Prerequisite: PSW 1010, CIN 1500, and junior or senior standing

Frequency revised 4/01/14:
Playwriting III
PSW 3200
/ 4 credits / Special topic (offered irregularly)
Students submit plays to be developed in a reading series with actors and a director. Each class is devoted to one play—rehearsed by the actors and director, read for the class, and discussed by all. The collaborative process and vocabulary of constructive criticism are developed. Writers revise their plays during the semester and actors develop crucial play-reading techniques and flexibility.
Prerequisite: PSW 2010 or permission of instructor

Writers’ Scene Workshop
PSW 3230
/ 4 credits / Fall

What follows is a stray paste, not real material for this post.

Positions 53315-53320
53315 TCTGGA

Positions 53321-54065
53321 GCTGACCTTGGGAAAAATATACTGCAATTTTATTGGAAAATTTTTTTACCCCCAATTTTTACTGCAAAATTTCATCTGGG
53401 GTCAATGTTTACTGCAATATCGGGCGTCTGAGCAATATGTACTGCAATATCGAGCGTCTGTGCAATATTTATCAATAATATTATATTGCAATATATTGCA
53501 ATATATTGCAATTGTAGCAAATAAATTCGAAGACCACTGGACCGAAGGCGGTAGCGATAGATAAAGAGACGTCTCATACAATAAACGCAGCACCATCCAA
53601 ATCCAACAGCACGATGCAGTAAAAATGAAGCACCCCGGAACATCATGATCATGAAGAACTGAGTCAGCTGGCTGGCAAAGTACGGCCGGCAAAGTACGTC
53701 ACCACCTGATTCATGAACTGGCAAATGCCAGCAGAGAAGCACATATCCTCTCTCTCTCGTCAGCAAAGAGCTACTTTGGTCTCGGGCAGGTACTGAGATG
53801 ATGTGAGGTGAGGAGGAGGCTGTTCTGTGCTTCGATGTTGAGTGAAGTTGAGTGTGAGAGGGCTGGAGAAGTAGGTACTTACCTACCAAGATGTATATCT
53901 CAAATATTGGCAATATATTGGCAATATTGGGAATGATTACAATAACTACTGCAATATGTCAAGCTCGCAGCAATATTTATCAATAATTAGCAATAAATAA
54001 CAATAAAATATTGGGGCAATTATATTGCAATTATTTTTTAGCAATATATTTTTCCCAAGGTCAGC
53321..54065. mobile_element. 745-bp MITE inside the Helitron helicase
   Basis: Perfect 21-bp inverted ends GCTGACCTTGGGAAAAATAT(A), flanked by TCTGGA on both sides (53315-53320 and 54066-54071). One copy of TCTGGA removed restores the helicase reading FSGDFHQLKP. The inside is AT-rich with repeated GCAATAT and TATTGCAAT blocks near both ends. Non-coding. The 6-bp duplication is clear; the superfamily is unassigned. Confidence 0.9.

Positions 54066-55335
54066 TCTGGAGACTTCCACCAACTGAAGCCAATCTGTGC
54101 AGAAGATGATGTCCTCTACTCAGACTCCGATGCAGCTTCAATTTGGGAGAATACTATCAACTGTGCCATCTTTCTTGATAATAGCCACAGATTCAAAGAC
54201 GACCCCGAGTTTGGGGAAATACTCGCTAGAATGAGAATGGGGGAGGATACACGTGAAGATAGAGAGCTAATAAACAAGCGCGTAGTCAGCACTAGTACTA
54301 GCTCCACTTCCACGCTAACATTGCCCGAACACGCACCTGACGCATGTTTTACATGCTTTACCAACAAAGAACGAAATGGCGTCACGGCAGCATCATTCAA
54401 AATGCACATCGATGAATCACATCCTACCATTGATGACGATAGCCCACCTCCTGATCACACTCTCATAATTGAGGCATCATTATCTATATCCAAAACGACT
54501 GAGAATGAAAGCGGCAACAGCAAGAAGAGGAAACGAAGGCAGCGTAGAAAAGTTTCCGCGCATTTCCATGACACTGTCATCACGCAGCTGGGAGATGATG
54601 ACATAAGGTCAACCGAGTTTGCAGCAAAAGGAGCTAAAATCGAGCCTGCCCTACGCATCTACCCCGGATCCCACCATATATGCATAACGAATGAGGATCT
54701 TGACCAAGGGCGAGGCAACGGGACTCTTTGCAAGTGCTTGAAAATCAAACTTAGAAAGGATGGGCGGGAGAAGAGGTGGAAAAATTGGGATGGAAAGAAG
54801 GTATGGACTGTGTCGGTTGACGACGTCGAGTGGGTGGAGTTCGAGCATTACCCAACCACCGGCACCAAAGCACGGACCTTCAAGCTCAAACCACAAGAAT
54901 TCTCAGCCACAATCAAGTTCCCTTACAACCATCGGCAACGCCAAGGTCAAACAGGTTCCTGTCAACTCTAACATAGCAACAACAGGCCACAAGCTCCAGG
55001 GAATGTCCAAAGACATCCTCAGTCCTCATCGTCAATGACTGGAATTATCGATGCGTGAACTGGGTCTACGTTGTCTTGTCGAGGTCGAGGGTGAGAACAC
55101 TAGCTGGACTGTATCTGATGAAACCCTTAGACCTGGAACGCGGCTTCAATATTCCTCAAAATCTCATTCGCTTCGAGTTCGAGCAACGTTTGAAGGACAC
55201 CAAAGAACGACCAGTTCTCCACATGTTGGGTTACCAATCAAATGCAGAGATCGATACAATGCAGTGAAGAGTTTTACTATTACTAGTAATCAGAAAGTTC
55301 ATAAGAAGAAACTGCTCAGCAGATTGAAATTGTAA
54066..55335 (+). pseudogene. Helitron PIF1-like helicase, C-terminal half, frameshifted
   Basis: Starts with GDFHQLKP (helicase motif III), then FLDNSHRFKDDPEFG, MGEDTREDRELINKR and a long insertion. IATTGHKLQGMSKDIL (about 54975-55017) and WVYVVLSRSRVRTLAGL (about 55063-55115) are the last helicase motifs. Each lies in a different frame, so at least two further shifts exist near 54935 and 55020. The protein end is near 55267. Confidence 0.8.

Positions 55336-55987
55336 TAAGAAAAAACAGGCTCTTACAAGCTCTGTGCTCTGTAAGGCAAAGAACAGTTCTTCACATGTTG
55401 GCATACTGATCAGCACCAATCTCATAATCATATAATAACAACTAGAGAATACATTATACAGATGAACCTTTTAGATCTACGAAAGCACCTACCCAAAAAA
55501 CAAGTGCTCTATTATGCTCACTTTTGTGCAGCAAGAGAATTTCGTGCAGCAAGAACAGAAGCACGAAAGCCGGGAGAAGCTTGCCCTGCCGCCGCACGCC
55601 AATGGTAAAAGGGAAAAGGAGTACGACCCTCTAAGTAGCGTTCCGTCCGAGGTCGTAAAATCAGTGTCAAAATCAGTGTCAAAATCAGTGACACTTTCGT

Explores the fine anatomy of writing the scene, with emphasis on writers looking at their work from the perspective of the director and on working with actors. Students write and direct a dramatic scene in digital video and learn to produce their video, using Final Cut Pro editing software and the basics of camera/lighting techniques.
Prerequisite: Permission of instructor

Frequency revised 4/01/14:
Writing for Television
PSW 3300
/ 4 credits / Every semester
Screenings and discussion of various forms of the medium, including the sitcom, television movies, and documentary and experimental forms. Students write a script that is critiqued in class and rewritten, with concentration on the world of the story, tone, character, style, dramatic tension, pacing, and evolving narrative.
Prerequisite: PSW 1010 or permission of instructor

Documentary Theatre: Performing Real Life
THP 3500
Refer to Theatre and Performance Courses for description. Formerly also offered as DWR 3500.

Adapting Literature for Performance
THP 3725
Refer to Theatre and Performance Courses for description.

Junior Seminar in Playwriting and Screenwriting
PSW 3880
/ 4 credits / Spring